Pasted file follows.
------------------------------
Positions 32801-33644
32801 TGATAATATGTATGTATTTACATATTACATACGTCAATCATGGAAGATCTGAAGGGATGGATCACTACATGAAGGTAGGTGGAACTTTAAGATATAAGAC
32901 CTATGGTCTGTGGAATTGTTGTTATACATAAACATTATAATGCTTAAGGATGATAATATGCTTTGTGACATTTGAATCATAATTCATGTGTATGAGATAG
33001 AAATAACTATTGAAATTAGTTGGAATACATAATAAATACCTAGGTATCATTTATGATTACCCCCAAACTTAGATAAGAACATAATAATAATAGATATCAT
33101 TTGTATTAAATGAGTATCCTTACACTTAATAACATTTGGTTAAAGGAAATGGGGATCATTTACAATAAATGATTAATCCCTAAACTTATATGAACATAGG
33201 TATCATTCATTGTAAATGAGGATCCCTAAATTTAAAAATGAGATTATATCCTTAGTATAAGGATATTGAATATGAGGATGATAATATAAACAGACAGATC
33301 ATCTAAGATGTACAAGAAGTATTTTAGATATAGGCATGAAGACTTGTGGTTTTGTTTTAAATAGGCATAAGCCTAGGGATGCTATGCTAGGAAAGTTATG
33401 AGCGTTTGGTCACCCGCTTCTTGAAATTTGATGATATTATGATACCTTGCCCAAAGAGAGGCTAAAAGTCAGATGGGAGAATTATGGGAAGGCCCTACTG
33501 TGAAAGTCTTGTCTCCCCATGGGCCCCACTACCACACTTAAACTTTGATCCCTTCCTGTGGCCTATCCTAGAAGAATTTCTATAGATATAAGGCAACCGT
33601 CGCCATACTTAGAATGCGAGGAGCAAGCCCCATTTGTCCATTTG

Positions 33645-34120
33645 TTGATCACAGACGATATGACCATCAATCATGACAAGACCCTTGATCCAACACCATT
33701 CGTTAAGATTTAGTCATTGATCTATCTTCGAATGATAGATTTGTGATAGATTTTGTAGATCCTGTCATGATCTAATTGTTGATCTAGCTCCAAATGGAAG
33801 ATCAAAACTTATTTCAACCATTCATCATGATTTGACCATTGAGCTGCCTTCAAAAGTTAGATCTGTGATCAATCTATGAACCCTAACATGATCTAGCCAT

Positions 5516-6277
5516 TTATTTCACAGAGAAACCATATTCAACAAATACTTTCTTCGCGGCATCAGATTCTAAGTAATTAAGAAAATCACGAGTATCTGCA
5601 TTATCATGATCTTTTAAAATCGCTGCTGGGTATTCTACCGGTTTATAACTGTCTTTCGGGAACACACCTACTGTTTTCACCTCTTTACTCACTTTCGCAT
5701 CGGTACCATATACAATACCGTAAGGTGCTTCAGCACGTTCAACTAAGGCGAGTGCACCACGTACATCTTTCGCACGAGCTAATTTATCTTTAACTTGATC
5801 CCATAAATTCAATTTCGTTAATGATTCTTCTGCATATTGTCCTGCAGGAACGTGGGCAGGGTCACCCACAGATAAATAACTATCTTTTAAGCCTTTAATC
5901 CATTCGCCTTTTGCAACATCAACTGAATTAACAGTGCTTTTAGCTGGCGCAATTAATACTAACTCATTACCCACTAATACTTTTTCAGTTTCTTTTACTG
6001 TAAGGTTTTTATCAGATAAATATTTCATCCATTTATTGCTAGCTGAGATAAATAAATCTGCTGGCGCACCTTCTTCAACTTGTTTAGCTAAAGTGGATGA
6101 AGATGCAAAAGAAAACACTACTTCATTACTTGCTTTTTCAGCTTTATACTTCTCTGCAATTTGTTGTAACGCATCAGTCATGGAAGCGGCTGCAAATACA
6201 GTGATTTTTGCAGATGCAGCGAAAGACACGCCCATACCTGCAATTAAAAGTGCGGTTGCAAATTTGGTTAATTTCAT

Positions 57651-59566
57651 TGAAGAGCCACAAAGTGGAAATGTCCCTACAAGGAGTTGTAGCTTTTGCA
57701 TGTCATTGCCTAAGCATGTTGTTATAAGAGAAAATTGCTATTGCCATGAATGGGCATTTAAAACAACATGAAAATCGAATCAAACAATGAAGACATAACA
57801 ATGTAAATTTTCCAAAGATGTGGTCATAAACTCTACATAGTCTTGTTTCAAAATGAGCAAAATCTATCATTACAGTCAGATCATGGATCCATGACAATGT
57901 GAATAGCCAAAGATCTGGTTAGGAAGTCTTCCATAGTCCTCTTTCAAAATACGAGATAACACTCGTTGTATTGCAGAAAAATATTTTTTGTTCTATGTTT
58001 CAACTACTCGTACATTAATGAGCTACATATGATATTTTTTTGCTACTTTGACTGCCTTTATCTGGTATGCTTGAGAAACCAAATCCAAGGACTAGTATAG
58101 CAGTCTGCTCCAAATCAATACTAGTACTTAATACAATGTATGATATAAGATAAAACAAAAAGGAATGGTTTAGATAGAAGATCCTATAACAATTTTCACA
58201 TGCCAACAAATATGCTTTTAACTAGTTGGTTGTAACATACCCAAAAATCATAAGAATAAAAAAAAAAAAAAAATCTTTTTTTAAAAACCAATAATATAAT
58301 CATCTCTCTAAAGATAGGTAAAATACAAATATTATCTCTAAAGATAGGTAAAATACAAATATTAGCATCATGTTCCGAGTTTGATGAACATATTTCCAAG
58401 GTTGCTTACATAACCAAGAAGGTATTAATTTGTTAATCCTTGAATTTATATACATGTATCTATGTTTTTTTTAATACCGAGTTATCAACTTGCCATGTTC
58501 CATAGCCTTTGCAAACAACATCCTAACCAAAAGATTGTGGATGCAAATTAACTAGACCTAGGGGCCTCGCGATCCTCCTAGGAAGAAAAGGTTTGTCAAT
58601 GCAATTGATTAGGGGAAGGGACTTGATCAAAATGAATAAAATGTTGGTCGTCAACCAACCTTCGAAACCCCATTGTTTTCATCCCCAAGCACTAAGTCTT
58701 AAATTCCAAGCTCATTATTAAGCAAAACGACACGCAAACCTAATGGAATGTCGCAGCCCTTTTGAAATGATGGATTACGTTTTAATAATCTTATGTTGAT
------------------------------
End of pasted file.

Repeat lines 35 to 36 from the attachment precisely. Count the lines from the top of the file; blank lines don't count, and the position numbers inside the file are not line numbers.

58601 GCAATTGATTAGGGGAAGGGACTTGATCAAAATGAATAAAATGTTGGTCGTCAACCAACCTTCGAAACCCCATTGTTTTCATCCCCAAGCACTAAGTCTT
58701 AAATTCCAAGCTCATTATTAAGCAAAACGACACGCAAACCTAATGGAATGTCGCAGCCCTTTTGAAATGATGGATTACGTTTTAATAATCTTATGTTGAT